The 2011 feature Letters from the Big Man is the most bemusing Bigfoot film I have ever watched. At times more meditation than movie, it’s like a love letter featuring an enigmatic Sasquatch and a woman ready to surrender to nature.
Directed by Christopher Munch, Letters from the Big Man feels like a passion project. After viewing it on Amazon Prime Video, I still don’t know what to think of it. But it did make me think. I checked the critically acclaimed film’s rating on the review site Rotten Tomatoes, and the audience score of 52% confirmed my suspicions. It’s not an easy movie to categorize. Film critic Roger Ebert wrote at the time, “‘Letters from the Big Man’ will mystify some, please others with its serenity, and be unlike any Bigfoot movie you have ever imagined.” That sums up the reaction I had.
Darrin Jones, a talented blacksmith in Alabama, recommended the film to me. Darrin and his wife create and sell custom merchandise, including items stamped with the Bigfoot logo. I purchased a Bigfoot keyring and four Bigfoot coasters from them at a gun show last year. Their business is located on Facebook under “Jones Knives and Leatherworks.”
Letters from the Big Man revolves around a Forest Service employee named Sarah Smith played by an excellent Lily Rabe. In the aftermath of a recently ended relationship, Sarah copes by accepting a solo job to study rainwater run-off in a remote forest impacted by fires.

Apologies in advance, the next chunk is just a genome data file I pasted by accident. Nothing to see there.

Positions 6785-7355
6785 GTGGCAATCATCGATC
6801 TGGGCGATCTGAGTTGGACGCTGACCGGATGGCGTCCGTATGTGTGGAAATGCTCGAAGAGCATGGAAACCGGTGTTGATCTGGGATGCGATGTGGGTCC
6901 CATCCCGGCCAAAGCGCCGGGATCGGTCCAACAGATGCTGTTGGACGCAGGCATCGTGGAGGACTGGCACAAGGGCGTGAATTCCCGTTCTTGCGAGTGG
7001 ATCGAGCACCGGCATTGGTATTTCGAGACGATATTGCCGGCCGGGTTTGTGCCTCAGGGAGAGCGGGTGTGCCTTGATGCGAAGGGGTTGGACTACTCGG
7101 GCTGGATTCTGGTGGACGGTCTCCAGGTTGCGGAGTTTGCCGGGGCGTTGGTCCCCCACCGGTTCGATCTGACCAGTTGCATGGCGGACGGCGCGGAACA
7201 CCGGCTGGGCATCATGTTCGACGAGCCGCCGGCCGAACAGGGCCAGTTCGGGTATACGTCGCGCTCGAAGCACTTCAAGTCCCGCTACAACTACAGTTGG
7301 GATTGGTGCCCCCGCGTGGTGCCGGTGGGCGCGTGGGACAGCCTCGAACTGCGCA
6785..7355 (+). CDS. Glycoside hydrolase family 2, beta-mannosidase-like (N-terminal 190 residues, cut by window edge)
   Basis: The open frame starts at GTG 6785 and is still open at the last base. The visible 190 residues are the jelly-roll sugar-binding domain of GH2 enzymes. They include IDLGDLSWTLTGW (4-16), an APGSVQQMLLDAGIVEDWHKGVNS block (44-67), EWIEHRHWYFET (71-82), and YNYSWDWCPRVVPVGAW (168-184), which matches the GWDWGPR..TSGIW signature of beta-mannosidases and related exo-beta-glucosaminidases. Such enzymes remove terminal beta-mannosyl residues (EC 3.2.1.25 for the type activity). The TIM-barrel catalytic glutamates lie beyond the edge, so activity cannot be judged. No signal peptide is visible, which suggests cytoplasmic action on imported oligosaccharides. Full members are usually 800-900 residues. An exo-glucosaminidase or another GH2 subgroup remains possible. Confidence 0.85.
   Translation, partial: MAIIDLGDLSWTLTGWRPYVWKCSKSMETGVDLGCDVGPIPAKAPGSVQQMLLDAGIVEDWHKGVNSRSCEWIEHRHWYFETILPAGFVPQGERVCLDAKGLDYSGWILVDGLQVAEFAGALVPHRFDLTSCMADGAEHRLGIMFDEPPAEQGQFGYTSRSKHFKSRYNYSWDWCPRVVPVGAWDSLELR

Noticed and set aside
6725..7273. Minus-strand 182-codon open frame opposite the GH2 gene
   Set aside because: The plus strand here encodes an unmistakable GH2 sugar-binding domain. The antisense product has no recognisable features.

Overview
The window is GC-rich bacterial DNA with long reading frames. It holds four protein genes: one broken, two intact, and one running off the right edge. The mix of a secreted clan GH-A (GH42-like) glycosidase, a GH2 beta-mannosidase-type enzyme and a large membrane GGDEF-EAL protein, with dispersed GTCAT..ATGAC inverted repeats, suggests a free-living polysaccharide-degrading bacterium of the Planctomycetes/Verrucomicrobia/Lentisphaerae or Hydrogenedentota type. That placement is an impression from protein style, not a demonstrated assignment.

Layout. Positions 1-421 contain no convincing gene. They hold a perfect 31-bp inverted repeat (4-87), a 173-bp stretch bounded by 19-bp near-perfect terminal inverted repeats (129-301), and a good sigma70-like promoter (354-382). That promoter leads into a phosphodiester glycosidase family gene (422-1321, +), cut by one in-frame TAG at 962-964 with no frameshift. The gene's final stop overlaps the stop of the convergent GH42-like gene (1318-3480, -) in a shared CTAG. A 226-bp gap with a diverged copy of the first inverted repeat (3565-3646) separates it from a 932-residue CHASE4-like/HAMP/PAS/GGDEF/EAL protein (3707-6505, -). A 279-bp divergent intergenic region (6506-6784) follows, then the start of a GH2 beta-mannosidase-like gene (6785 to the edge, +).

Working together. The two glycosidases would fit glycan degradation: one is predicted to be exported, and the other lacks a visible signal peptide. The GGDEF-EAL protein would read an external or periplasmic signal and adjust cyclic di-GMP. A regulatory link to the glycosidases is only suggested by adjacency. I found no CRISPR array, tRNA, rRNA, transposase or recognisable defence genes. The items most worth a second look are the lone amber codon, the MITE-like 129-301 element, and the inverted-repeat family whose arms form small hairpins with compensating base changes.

What follows is a slow burn tale as Sarah enjoys the isolation of nature while Bigfoot watches her from a distance. Sarah meets an environmental activist to break up her solitude. There’s a subplot involving a secret government plan to build an intelligence center to study Bigfoot for military reasons. Apparently, the CIA thinks the Big Man employs extrasensory abilities ripe for exploiting.
However, the focus of the film is more on feelings than plot, although it’s difficult to discern what Bigfoot feels. Sadness mixed with hopefulness, maybe? Sarah’s feelings are profoundly affected by her time in nature. She draws artwork of Bigfoot from her dreams, and she desires to live with the creatures in the same way Dian Fossey immersed herself with the gorillas.
Yes, Letters from the Big Man is a strangely serene film, but as a Bigfoot enthusiast, I enjoyed it. The makeup department’s dignified interpretation of Bigfoot and the subtle acting of Isaac C. Singleton Jr. reinforced my ideal version of Sasquatch as a patient and peaceful creature struggling to make sense of humanity’s self-destructive behavior.
At one point, a character says of Bigfoot, “It’s all about the heart with them.” Perhaps that’s the message of the movie. Maybe the filmmaker hopes Bigfoot can say the same about humanity one day.
NEXT UP: Chapter Thirty-Nine: Man vs. Bigfoot. I review the 2021 film directed by David D. Ford.